For this post, I decided to review together two novels by Black women who wrote about the lives of Black, middle-class individuals: An American Marriage by Tayari Jones, and The Mothers by Brit Bennett. Incidentally, both these novels also follow three main characters who happen to be involved in a love triangle. I’m not a fan of love triangles, but while these two novels did veer melodramatic, I also ended up enjoying them anyway. I’ll get right to it.
AN AMERICAN MARRIAGE by Tayari Jones
First published by Algonquin Books on January 29, 2018
Winner of the Women’s Prize for Fiction (2019)
My Rating: ★★★★☆
An American Marriage is a thought-provoking novel about what loyalty and fidelity mean in a marriage, especially after the unimaginable happens and all one’s plans for the future are destroyed. We follow three narrative voices: Roy and Celestial, the newleyweds, and Andre, Celestial’s childhood best friend. Roy and Celestial have been married for only a little over a year when Roy is falsely convicted of a crime he didn’t commit. Initially, the couple is hopeful that the decision will be reversed, but the layers of bureaucracy and the deep-seated prejudice against black men in the criminal justice system makes this a long and drawn-out process. As a result, Roy and Celestial then find themselves reluctantly settling into their strange, new, and separate lives.
I’ll start with what I liked about this novel. First, the narrative voices drew me in from the start, so I found it easy to get into the book. The chapters flowed well from one perspective to the next. While all three characters were compelling, I found myself especially rooting for Roy—I sympathized with him the most, and I felt deeply for his rage and grief at having all his ambitions destroyed following his incarceration. I didn’t always agree with him, especially on his views on women are to be treated in a marriage, but I never stopped rooting for him.
I felt more conflicted about Celestial and Andre’s perspectives, because while I disagreed with many of their choices and couldn’t actively root for either of them, I could at least understand where they were coming from. For example, while Roy holds on to the idea of his marriage with Celestial to keep his hopes up while in prison, Celestial is already moving on with her career as an artist—and also moving on from their marriage. This seemed painfully unfair to me, but I can also understand how Celestial can’t be expected to put her life on hold for Roy.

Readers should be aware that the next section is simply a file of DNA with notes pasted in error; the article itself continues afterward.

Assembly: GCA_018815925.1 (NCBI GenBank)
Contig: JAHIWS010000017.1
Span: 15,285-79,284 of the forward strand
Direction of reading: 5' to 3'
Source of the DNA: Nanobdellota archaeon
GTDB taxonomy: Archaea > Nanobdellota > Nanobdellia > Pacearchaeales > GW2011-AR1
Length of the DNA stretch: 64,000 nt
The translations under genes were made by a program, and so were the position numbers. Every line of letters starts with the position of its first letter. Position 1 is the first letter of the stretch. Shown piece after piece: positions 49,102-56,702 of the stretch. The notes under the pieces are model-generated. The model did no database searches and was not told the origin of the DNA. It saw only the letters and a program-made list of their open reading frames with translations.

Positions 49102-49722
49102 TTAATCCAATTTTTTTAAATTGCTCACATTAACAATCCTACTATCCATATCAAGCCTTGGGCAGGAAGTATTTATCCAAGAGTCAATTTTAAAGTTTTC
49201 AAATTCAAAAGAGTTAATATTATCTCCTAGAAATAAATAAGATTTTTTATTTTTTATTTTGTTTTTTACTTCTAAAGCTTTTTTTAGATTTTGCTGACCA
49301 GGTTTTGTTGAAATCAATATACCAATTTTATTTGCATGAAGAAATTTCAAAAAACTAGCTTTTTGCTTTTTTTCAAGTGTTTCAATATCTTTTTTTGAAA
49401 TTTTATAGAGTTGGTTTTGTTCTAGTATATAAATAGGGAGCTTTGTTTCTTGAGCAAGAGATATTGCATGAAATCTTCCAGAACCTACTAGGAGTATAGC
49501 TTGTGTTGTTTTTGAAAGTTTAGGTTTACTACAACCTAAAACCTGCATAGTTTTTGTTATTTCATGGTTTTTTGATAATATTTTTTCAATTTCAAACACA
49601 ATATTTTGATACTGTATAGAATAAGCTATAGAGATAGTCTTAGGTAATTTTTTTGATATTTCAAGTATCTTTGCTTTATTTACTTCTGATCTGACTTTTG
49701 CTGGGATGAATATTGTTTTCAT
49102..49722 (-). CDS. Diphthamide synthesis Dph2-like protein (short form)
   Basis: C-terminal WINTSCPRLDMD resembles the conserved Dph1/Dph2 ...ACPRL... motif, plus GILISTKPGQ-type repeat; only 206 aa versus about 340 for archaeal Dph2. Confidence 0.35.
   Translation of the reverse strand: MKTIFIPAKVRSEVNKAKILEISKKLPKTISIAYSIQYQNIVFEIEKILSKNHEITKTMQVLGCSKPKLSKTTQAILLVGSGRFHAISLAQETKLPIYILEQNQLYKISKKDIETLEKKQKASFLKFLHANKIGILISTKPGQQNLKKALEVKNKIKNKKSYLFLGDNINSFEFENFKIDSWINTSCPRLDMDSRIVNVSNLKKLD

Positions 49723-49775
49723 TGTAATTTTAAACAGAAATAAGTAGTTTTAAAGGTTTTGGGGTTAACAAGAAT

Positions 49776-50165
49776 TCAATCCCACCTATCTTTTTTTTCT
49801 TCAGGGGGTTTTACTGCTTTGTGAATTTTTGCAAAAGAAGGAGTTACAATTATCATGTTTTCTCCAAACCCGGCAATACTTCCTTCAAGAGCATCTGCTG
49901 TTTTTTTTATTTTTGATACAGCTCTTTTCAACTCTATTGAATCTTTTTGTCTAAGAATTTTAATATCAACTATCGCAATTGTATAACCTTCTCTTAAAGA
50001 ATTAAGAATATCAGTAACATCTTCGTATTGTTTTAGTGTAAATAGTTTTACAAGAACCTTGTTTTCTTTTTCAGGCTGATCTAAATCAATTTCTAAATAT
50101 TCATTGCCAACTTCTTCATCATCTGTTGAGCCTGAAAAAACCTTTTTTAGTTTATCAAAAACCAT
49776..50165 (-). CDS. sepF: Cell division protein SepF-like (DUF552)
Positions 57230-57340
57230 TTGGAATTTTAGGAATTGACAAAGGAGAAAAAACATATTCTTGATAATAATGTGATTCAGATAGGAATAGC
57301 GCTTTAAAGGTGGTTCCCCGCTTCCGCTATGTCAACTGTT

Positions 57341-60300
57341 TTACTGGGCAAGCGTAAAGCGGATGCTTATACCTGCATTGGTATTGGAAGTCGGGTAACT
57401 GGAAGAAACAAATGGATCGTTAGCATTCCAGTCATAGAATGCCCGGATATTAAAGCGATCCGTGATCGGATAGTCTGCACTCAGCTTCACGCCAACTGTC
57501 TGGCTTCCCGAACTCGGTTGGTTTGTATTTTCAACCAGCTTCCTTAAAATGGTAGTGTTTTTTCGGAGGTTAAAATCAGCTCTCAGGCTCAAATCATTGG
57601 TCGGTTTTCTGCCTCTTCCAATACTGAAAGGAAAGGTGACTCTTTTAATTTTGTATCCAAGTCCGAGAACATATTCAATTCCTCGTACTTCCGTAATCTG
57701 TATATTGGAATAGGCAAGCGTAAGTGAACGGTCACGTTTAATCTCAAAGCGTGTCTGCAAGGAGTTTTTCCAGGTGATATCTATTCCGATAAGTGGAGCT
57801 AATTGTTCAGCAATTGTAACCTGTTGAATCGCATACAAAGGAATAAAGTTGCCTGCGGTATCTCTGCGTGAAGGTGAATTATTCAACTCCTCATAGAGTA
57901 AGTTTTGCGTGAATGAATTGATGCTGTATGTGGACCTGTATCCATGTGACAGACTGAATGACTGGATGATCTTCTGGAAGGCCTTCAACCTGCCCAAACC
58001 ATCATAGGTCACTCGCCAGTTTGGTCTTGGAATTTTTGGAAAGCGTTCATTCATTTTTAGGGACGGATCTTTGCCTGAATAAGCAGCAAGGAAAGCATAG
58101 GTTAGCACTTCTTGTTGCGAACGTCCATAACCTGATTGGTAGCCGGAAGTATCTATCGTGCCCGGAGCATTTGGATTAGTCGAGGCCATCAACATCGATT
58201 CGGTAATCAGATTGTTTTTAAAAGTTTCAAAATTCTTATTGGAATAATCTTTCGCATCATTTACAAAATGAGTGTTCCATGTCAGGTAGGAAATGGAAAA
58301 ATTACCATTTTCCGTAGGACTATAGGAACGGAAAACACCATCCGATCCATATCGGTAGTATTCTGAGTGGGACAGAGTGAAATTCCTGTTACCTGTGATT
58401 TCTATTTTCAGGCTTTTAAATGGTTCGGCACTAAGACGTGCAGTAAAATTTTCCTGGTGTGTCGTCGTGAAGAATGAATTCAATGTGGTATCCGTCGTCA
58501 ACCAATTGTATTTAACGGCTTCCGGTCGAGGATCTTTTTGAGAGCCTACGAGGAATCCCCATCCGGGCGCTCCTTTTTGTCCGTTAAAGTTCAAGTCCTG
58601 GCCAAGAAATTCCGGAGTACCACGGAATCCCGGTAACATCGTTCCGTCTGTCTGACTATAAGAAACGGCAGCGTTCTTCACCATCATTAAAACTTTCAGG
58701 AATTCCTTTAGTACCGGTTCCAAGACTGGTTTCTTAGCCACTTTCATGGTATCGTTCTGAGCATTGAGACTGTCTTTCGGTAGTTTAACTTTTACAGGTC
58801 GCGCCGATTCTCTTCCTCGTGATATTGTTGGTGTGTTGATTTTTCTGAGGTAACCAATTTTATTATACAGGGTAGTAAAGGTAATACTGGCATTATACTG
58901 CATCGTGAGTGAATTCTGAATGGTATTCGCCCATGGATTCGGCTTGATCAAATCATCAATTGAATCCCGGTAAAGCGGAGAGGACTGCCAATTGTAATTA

While I loved the writing and the flawed, morally complex characters, I found myself wanting more out of the novel than a story about marriage. I know, I know, what else did I expect from a title like An American Marriage? But still, I wish that Jones had also focused on the larger issues in her book, like racism and the American criminal justice system. I felt that the plot also suffered because of a lack of a focus on the macro—the story was so laser-focused on the love triangle that the plot took increasingly melodramatic turns as the novel went on, culminating in a rather in-your-face ending that made me cringe.
Still, while I didn’t love An American Marriage, it was still a quick and compelling read that gave me a lot to think about. I’d recommend this to anyone who likes reading about flawed, complex, and ‘unlikeable’ characters and morally ambiguous situations. However, if you are strongly against infidelity, you’d best stay clear of this one—I didn’t think it would make me uncomfortable, but I was surprised by how conflicted I felt about it here. Overall, this was a good read, and I’d be interested in checking out more of Jones’s work in the future.